A Lot or a Little?
What you will—and won't—find in this book.
Clockwork Prince offers a historically accurate depiction of the culture in mid-19th century London. It also introduces readers to 19th-century mystery as a genre. The many references to classics -- such as E.D.E.N Southworth's The Hidden Hand, Charles Dickens' A Tale of Two Cities, and Arthur Conan Doyle's Sherlock Holmes -- along with paraphrasing Tennyson, Edgar Allan Poe, and Shakespeare, will spark interest in and encourage teens to read different genres.
Teaches girls that there are female heroines who can take care of themselves. Encourages women to find their own voice and stand on their own feet.
Positive Role Models
Characters display great strength and selflessness. Will, Tessa, and Jem will do anything for one another, as well as for their families. They each show strength in doing the right thing, even when the right thing is difficult to do.
Violence & Scariness
The Shadowhunters train daily (with weapons) to be able to fight off evil demons and the clockwork army. A huge battle takes place where both men and women are hit and thrown to the ground. People are injured, and one person is killed.
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Sex, Romance & Nudity
Tessa shares passionate kisses with two different boys. In one scene, the kiss takes place in a bed at night, where the two lovers caress each other and remove clothing. There are also references to prostitution, and a sexually transmitted disease (demon pox) spreads.
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The words "bastard" and "whore" are used.
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Drinking, Drugs & Smoking
In the first installment of this series, Clockwork Angel, Jem was injected with a terrible drug called yin fen (similar to opium). Now, he must take the drug daily to survive, yet it's also causing him a slow and painful death. Will goes to an opium den and uses yin fen in attempt to forget his troubles but instead learns a valuable lesson. Most of the werewolves and demons use the drug frequently. However, the opium den isn't glamorized and describes users in a very negative light.
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Parents Need to Know
Parents need to know that Clockwork Prince is slightly more graphic than Clockwork Angel, the first installment in a series that features warlocks, vampires, demons, shape shifters, and Shadowhunters. The romantic scenes quickly heat up as teens form couples and passionately kiss and caress each other. Also, a sexually transmitted disease known as demon pox (the equivalent of 19th-century syphilis) floats among the demons. One detailed scene takes place in an opium den designed for Shadowhunters, where fantastical characters partake in abusing controlled substances. A descriptive battle takes place amongst the good and evil characters, and a major player is killed.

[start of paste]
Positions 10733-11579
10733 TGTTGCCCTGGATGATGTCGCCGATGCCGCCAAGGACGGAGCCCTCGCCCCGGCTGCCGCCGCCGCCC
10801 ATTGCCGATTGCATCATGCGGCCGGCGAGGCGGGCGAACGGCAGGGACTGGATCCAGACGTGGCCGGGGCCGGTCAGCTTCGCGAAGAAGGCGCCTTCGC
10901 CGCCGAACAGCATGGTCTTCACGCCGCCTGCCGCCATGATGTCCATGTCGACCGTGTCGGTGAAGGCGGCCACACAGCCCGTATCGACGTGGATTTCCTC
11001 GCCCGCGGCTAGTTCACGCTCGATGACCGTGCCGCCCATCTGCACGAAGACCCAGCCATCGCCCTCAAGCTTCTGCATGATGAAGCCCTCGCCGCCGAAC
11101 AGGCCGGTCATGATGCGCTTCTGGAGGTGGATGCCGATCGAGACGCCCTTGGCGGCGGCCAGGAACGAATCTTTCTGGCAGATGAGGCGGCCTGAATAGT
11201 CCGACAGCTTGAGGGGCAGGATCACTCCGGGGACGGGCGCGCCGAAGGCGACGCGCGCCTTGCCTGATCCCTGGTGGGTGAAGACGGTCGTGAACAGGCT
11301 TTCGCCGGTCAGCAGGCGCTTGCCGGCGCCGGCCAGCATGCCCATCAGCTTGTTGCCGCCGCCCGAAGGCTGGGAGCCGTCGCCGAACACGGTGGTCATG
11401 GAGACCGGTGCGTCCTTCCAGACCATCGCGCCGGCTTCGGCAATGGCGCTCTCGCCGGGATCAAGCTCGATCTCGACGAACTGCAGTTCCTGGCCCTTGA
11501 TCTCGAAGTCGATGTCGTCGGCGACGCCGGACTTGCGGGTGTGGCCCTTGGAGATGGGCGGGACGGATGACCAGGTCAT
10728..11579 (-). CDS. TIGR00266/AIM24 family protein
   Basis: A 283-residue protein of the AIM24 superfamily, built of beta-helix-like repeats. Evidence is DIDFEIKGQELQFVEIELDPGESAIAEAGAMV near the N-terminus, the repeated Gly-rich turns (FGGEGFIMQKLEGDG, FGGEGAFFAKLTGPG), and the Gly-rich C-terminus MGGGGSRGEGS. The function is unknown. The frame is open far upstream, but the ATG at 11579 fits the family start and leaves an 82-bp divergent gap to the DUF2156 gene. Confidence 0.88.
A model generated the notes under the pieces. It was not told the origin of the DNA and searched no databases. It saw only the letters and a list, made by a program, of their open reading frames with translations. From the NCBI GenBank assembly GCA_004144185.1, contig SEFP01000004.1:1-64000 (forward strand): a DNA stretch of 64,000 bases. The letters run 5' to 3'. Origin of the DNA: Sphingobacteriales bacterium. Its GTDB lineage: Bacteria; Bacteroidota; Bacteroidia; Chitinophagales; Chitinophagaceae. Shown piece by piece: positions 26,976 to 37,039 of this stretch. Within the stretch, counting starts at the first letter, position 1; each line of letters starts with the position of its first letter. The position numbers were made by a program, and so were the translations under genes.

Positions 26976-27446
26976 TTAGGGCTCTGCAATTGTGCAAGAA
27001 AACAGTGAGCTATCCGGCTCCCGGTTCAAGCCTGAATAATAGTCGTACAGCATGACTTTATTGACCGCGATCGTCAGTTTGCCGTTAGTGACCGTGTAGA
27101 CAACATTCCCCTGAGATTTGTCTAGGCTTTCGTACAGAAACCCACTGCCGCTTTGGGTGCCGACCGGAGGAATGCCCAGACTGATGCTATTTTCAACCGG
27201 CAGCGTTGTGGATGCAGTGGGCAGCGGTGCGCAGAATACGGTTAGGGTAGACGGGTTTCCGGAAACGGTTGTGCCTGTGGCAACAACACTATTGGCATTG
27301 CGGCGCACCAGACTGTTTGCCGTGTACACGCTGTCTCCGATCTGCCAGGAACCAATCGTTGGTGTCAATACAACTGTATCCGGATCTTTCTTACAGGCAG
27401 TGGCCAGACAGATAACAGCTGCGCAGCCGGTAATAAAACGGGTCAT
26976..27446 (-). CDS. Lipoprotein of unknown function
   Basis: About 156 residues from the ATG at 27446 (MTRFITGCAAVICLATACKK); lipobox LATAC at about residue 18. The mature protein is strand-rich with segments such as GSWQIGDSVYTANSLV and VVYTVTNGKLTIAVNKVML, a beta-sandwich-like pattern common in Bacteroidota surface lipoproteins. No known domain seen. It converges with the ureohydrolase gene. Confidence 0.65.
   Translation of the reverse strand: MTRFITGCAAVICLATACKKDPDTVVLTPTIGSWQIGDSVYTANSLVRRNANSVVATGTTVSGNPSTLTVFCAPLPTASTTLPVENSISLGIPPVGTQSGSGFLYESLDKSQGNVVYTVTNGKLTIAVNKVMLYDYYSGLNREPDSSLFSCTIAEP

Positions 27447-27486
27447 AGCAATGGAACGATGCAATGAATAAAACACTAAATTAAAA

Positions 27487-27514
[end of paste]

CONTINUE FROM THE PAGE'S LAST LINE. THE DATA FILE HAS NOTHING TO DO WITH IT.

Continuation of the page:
Is It Any Good?
CLOCKWORK PRINCE is as clever and witty as it is amorous and enthralling. Cassandra Clare has created a story of love, loss, and self-sacrifice that's difficult to put down. The consistent, descriptive backdrop of 1850 London offers readers an English escape, he characters are lovable, and the scenes are mostly engaging. Each character, quirky and unique in his or her own way, is on a road toward self-discovery and holds an invaluable role that completes their unbreakable, forged family unit.
The female leads (Charlotte, Tessa, and Sophie) model intelligence, strength, and independence. Although each plays a distinct role (one as head of the Institute, one an American mundane, the other a servant), each offers a strength the others lack. Charlotte is independent, Tessa is tenacious, and Sophie is resilient. As the three women struggle to find their own identities, each comes to the realization that feminine strength is found within your individual voice -- and from being heard.
Did we miss something on diversity?
Research shows a connection between kids' healthy self-esteem and positive portrayals in media. That's why we've added a new "Diverse Representations" section to our reviews that will be rolling out on an ongoing basis. You can help us help kids by suggesting a diversity update.